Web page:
LONDON, March 13 (Thomson Reuters Foundation) - Fathers
working in the City of London, the capital's financial district,
were urged on Monday to take a gender bias test to see if they
are really helping to make workplaces welcoming for their
The initiative is part of a Dads4Daughters campaign launched
by the prestigious fee-paying all-girls school St Paul's which
made headlines last month for allowing its students to use boys'
names and wear boys' clothes.
The online test, that aims to reveal any unconscious bias
in men who might otherwise express support for equality at work,
was designed after a Girls' Schools Association survey found 71
percent of alumni experienced or saw gender inequality at work.
Clarissa Farr, headmistress at St Paul's school in west
London, said when men became fathers of daughters, many reported
that their perspective on gender equality dramatically changed.
"They also become acutely aware of the challenges of
achieving a work-life balance both for themselves and the women
around them," Farr said in a statement.
"We hope that with the help of fathers, women will enjoy
workplaces free from bias, pay inequality and glass ceilings."
Figures from the UK's Office of National Statistics show on
average women earned 18 percent less than men in 2016.
British women also expected lower wages and tended to push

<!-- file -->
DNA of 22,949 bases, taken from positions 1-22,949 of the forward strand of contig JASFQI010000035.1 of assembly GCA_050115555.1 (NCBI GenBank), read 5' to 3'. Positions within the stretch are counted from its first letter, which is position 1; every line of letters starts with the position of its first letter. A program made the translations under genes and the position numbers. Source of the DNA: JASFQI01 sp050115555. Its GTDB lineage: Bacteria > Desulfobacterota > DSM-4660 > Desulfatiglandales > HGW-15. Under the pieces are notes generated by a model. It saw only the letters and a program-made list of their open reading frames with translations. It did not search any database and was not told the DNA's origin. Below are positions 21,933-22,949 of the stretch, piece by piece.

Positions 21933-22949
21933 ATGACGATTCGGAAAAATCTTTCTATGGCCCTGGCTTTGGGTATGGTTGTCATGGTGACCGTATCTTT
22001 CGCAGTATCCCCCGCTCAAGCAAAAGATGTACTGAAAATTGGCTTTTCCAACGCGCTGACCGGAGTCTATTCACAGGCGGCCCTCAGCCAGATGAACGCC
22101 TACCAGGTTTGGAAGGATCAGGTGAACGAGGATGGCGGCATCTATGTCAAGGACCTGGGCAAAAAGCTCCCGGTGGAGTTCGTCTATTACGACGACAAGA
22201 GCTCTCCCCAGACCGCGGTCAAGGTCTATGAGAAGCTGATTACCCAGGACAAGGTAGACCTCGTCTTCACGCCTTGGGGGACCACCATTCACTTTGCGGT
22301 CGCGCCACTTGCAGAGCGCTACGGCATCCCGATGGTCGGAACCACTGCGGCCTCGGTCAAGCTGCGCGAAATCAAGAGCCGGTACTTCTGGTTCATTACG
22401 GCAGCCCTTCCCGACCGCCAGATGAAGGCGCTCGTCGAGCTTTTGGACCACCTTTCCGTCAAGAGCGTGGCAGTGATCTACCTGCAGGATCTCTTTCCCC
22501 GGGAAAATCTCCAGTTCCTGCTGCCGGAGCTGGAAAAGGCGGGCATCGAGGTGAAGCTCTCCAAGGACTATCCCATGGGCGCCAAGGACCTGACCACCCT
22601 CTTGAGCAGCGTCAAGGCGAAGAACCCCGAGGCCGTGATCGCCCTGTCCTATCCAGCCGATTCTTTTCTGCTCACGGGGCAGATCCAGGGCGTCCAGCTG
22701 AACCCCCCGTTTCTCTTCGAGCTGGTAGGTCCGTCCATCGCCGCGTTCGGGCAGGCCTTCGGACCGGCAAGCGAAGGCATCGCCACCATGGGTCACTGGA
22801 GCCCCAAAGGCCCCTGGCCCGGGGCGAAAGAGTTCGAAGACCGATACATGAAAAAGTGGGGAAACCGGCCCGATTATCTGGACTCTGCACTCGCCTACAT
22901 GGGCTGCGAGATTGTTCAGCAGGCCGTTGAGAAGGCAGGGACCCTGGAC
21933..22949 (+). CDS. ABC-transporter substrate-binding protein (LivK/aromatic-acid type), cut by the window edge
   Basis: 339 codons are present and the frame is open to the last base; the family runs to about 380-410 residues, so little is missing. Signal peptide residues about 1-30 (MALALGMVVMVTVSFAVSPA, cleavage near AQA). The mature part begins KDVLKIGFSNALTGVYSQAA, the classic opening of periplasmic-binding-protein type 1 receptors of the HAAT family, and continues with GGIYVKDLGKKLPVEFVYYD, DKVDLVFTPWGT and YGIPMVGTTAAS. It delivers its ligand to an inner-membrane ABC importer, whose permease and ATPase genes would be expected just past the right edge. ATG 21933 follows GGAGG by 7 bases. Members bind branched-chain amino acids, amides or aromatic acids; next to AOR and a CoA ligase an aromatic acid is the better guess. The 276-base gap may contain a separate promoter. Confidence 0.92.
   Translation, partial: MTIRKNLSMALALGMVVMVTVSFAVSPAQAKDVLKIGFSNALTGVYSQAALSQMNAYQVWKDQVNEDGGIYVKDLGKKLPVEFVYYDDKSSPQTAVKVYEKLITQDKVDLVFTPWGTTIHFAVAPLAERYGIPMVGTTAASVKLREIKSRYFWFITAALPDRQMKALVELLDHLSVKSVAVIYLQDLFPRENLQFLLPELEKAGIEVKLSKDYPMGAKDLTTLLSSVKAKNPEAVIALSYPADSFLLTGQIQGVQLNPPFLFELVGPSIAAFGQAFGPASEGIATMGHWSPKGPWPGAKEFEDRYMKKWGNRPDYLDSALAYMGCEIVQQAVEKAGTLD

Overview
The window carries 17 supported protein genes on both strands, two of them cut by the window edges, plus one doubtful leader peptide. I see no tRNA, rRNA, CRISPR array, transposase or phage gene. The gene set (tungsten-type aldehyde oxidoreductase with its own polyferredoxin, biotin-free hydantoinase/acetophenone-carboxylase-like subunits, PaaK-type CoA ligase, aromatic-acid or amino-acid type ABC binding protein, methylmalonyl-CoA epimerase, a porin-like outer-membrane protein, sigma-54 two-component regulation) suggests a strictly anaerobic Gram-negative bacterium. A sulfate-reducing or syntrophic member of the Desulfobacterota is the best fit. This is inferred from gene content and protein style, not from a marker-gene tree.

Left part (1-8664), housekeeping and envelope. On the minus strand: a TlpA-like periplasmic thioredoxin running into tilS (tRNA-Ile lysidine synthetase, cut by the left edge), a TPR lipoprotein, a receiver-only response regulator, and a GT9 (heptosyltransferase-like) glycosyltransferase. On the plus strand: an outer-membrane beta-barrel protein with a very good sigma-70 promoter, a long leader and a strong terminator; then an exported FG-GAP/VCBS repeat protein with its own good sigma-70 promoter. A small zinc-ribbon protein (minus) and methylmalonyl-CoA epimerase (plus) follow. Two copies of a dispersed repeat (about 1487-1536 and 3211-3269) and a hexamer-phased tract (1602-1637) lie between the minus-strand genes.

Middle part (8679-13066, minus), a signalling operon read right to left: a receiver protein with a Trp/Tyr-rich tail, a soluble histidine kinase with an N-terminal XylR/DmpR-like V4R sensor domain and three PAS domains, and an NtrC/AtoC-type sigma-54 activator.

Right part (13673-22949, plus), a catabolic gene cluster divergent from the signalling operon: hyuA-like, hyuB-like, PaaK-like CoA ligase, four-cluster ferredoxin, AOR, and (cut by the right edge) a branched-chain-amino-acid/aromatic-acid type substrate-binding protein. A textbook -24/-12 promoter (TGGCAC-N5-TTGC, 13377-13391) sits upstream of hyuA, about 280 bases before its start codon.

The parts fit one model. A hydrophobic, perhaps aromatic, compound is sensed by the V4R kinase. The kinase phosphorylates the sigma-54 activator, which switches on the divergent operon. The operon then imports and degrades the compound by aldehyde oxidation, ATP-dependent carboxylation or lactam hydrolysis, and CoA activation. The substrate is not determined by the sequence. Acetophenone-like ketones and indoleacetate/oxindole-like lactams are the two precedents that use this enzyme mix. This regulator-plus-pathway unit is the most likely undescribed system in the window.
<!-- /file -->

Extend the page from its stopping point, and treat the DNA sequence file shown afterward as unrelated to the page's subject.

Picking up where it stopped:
less for pay rises, slowing progress to close the gender pay
gap, research showed last week.
The test was set up ahead of Dads4Daughters Day on March 15
that was launched last year by St Paul's and is being supported
by about 50 schools across Britain.
"You might express the view that women are just as capable
as men in the workplace, but subconsciously you might feel more
comfortable having a male boss," the website explained.
The campaign has received backing from majors financial
services firms such as insurer Aviva, bank UBS and accounting
firm Ernst & Young.
"I want my kids to grow up in a world where the limits to
what they achieve are not set down by what gender they are,"
said Will McDonald, chairman of the Fatherhood Institute and a
director at Aviva.
"But to see real change, we need to harness the power of
dads at work. After all, dads don't stop being dads when they
walk through the office door."
(Reporting by Anna Pujol-Mazzini @annapmzn, Editing by Belinda
Goldsmith; Please credit the Thomson Reuters Foundation, the
charitable arm of Thomson Reuters that covers humanitarian news,
women's rights, trafficking, property rights, climate change and
resilience. Visit news.trust.org)